The students said the issue over their dress code started around two months ago after a new deputy principal was transferred to the college who vowed to ban Muslim students from wearing the hijab, saying it was not part of the school uniform.
"Our female students have not been able to attend school for the last three days as the management has directed the gatekeeper not to allow them [to enter] in their hijabs," Abdullahi Hassan, a male student, told the Nation newspaper in Kenya.
Yusuf Abdullahi, an official from the Supreme Council of Kenya Muslims (SUPKEM), told Anadolu Agency: "We are aware of what has happened today. We want the issue to be sorted out by the Ministry of Education to avoid the discrimination that we are seeing. We as Muslim leaders will not remain silent."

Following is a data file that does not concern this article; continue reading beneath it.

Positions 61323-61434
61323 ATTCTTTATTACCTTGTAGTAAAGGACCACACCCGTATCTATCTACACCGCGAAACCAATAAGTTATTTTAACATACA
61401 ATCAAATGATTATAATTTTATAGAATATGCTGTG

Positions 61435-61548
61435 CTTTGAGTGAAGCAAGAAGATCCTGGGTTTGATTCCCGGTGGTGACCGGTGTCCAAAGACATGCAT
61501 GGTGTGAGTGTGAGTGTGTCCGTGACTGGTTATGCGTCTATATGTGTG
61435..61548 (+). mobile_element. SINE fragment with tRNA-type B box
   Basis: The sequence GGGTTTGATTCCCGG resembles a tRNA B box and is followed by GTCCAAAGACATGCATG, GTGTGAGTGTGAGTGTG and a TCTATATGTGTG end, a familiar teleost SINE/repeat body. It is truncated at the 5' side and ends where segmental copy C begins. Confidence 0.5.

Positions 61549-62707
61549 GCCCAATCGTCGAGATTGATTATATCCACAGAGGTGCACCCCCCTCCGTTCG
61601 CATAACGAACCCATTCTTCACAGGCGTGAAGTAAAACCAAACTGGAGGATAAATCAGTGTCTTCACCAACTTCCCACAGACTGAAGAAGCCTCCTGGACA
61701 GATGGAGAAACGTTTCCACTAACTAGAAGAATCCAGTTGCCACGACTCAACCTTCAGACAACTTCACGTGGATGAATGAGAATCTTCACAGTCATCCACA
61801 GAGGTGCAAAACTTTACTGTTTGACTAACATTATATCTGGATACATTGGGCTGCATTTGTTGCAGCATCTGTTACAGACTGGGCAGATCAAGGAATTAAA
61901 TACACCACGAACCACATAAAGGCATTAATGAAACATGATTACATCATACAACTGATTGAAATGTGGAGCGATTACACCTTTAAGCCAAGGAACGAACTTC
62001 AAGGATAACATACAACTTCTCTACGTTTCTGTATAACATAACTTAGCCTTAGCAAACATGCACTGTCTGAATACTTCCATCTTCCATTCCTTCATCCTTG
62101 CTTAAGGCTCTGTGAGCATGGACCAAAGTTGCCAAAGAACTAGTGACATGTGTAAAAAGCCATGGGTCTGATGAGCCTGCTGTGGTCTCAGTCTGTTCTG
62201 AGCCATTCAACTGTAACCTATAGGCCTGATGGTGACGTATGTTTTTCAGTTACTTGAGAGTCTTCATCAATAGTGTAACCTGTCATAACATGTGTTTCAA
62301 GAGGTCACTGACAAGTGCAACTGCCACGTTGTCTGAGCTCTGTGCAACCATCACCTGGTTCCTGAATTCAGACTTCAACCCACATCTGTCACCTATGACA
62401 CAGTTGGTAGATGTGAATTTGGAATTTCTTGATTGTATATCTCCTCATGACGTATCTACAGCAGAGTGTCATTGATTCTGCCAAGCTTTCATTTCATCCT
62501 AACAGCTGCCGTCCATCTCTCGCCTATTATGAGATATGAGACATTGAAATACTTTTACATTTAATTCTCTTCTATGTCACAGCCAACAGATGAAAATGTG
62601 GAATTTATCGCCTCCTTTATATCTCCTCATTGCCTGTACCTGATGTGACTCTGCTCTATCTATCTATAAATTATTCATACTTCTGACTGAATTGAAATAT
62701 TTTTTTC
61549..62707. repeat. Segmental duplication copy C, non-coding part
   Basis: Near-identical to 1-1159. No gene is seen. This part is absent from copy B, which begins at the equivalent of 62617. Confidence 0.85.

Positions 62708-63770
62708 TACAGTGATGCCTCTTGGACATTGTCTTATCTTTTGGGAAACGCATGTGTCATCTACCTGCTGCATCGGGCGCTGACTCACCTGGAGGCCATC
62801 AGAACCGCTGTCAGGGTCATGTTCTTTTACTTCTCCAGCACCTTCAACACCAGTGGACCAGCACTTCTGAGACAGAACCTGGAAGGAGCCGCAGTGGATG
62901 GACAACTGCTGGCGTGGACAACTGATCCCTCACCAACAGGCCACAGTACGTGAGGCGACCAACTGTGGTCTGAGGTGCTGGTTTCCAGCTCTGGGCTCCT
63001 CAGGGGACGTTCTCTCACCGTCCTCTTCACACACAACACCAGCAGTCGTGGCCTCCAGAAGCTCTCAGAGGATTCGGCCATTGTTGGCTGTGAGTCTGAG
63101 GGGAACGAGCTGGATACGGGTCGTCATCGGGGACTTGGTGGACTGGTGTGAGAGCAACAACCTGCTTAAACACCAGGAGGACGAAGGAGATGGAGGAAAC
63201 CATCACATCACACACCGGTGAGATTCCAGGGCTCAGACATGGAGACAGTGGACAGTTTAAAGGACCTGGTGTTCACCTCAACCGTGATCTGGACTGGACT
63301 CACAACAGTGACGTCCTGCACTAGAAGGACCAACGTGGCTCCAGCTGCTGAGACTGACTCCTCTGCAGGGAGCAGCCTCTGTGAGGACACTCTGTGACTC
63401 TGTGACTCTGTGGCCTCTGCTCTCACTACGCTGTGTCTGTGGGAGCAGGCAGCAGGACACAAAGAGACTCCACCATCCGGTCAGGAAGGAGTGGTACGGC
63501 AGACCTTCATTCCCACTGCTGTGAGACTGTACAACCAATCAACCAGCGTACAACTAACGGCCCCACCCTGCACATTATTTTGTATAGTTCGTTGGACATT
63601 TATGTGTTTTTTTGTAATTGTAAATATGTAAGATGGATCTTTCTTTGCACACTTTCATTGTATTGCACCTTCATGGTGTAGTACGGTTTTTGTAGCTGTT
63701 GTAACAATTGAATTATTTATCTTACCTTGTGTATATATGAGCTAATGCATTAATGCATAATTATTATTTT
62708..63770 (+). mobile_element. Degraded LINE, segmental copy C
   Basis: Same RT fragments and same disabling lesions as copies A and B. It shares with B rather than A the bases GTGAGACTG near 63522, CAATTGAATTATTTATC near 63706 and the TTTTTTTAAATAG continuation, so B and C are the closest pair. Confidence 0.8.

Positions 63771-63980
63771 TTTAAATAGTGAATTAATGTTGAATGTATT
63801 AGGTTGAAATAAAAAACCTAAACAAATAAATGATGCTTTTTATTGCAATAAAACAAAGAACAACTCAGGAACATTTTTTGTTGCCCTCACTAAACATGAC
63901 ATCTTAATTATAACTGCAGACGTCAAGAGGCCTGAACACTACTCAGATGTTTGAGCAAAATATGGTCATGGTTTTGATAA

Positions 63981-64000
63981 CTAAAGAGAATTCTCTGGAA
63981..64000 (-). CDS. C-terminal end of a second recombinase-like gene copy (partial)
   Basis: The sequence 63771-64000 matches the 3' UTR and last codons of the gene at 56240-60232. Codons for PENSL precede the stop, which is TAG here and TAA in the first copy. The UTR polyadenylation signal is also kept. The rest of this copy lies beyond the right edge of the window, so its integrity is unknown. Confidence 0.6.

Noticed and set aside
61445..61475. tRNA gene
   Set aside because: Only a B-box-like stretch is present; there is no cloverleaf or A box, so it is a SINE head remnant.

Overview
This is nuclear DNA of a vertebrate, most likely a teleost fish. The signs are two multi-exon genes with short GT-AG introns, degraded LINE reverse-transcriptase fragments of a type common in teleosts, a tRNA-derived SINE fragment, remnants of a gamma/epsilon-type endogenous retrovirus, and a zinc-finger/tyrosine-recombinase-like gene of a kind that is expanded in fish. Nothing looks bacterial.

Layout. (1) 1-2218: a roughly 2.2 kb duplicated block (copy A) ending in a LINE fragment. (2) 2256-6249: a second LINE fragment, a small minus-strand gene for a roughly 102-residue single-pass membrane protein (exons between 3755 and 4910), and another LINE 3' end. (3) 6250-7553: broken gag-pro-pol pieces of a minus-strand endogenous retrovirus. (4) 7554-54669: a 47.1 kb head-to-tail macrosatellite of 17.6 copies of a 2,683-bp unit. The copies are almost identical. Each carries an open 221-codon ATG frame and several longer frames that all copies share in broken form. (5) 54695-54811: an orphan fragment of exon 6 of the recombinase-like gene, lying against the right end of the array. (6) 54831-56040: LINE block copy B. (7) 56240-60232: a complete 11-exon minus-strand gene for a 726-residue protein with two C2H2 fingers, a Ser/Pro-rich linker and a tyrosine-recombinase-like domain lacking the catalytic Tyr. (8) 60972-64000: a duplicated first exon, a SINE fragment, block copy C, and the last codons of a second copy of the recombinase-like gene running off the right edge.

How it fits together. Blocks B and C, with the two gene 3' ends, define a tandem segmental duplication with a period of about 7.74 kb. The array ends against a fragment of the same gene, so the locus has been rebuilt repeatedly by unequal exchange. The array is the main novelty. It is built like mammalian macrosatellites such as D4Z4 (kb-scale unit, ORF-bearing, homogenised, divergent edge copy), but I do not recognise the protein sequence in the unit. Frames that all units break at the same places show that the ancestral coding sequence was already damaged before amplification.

This is not the first time that such a case is being reported in Kenya. St. Paul Kiwanjani High School in Isiolo County filed a petition at the High Court earlier this year to ban Muslim girls from wearing the hijab at school. Other high schools and colleges have also banned the hijab, forcing Muslim students to transfer elsewhere.
Kenya's High Court previously ruled that students should not be allowed to wear different attire at school, saying it encouraged religious and status divisions. But the Court of Appeal later overturned the High Court's verdict and ruled in favor of allowing Muslim girls to wear the hijab, saying school rules could not be allowed to suppress one's belief or right of worship.
The decision by the appeals court is not final and can be appealed again at the High Court by any aggrieved party.
Source: News Agencies, Edited by website team